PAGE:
Quitting Alcohol Frees Up Lots Of Time
No matter how much you drink, one thing is consistent – drinking takes up a lot of time.
Planning if and when to drink, buying alcohol, drinking the alcohol, recovering from drinking… it’s always an event!
One thing that floored me every time I broke from drinking was how much more free time I seemed to have.
If you don’t plan how you will fill this time, you may find yourself bored and more susceptible to relapse. And that’s no fun.
To help point you in the right direction, I’ve put together a quick list of 11 ways to spend your newfound alcohol-free time.
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1. Take up a new physical activity
This is so amazing because of its multiple benefits. Not only do you fill up your free time, but you work on your appearance, health and maybe meet new people too!
In early sobriety, I fell in love with yoga and group fitness classes at my gym. Yoga helped ease my mind and got me more in tune with my body. The fitness classes were challenging and fun, and I met some really cool new people who shared similar interests.
Is there any sport you considered trying in the past? The money saved on liquor could go toward a Groupon for a couple training session as a little reward for making such a great change!
2. Learn to cook interesting meals
Cooking differently can take up tons of your newfound free time and has multiple benefits, too.
Browsing new recipes, shopping for ingredients, learning new techniques and even beautiful plating are all time-consuming. Additional benefits of eating cleaner and losing weight only add to the deliciousness of this idea. You can even host a dinner party and invite friends or family to sample your new creations!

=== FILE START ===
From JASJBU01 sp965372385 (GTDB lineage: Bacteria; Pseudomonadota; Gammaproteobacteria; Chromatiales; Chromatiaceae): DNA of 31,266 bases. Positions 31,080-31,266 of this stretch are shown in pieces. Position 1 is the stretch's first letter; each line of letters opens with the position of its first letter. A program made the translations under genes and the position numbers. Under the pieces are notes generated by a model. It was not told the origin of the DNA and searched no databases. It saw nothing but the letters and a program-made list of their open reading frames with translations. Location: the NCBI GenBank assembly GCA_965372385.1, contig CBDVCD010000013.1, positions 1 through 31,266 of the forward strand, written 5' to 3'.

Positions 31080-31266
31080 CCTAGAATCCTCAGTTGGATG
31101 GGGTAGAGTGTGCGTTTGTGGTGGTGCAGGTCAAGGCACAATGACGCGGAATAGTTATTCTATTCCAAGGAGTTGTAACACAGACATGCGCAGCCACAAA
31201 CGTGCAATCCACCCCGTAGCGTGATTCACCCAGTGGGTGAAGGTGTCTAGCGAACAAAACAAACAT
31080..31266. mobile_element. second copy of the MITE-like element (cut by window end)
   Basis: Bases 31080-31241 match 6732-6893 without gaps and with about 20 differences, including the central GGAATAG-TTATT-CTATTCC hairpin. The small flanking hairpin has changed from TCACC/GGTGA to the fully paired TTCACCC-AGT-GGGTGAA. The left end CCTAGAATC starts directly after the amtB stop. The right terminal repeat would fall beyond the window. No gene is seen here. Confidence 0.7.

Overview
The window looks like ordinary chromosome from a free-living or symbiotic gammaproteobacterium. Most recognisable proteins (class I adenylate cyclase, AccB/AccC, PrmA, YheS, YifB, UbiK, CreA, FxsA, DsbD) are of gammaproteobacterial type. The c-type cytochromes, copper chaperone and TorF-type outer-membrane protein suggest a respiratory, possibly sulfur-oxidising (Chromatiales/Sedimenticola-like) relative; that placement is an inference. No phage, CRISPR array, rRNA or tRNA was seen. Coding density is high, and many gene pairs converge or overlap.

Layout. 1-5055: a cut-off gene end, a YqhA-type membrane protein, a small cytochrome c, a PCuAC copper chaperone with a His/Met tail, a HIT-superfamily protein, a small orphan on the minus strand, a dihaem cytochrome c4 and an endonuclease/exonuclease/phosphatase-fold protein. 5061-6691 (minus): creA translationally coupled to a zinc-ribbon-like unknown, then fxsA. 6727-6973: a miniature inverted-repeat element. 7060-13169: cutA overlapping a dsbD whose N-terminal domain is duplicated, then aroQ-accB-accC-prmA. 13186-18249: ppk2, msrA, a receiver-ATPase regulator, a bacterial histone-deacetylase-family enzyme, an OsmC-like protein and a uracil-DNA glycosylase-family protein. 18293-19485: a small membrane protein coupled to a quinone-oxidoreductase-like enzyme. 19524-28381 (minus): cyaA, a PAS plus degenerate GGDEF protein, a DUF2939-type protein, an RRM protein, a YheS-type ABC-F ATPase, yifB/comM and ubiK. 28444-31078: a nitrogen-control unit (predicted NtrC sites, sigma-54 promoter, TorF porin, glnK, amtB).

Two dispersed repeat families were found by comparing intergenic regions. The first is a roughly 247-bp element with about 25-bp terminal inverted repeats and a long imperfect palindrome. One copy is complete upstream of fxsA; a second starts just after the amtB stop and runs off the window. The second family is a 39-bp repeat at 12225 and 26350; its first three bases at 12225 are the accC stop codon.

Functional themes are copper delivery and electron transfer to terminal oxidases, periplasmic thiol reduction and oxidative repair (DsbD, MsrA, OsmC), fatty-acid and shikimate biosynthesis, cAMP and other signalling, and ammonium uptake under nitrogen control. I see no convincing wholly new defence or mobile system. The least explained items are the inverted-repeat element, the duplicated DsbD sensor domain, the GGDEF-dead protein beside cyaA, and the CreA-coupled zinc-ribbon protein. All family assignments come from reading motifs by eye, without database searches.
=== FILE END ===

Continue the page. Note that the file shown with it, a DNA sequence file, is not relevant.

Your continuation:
And check this out… If you get really good, you can whip up an exciting, romantic meal for your significant other. This works wonders for getting them to support your sobriety if they still drink.
My thing is “Fancy Fridays”. A few Fridays a month I’ll pick a new region, make a unique meal inspired by that place, and prepare or serve it while playing music local to that area.
My husband LOVES me sober.
I’m just sayin’.
3. Become a tourist in your own town
Are there places in your city that tourists might visit, but you’ve never gone? Why not use some of that booze-free time to try them out one day?
I’m guilty of this. I live in Los Angeles and have never seen the Hollywood sign! That’s totally on my list of things to do.
I bet there’s at least one or two things anybody could stand to check out where they live.
4. Deep clean your home
This may not sound “fun”, but it can be! Over time it’s so easy to collect things we don’t need. What you find waaaaaay in the back of that closet or at the bottom of that “junk drawer” might surprise you!
Once things are fresh and organized you will feel amazing and have so much more mental clarity too, I promise.
Even if you’re really organized, there’s still probably some area you can go a little deeper with. Underneath sinks, medicine cabinets, garages, purses, the trunk of your car… anywhere is fair game!
Nothing beats a fresh, clean home when you make such a sweeping change as giving up alcohol.
5. Find new books or audiobooks to enjoy
Since I gave up alcohol over 100 days ago, I have become obsessed with audiobooks! I imagine regular books would take up more free time. But it works great to combine listening to good audiobooks while doing other things. Like cooking while listening? Doubly productive. One of my faves is this one — sobriety memoirs are great listening to help further your goals.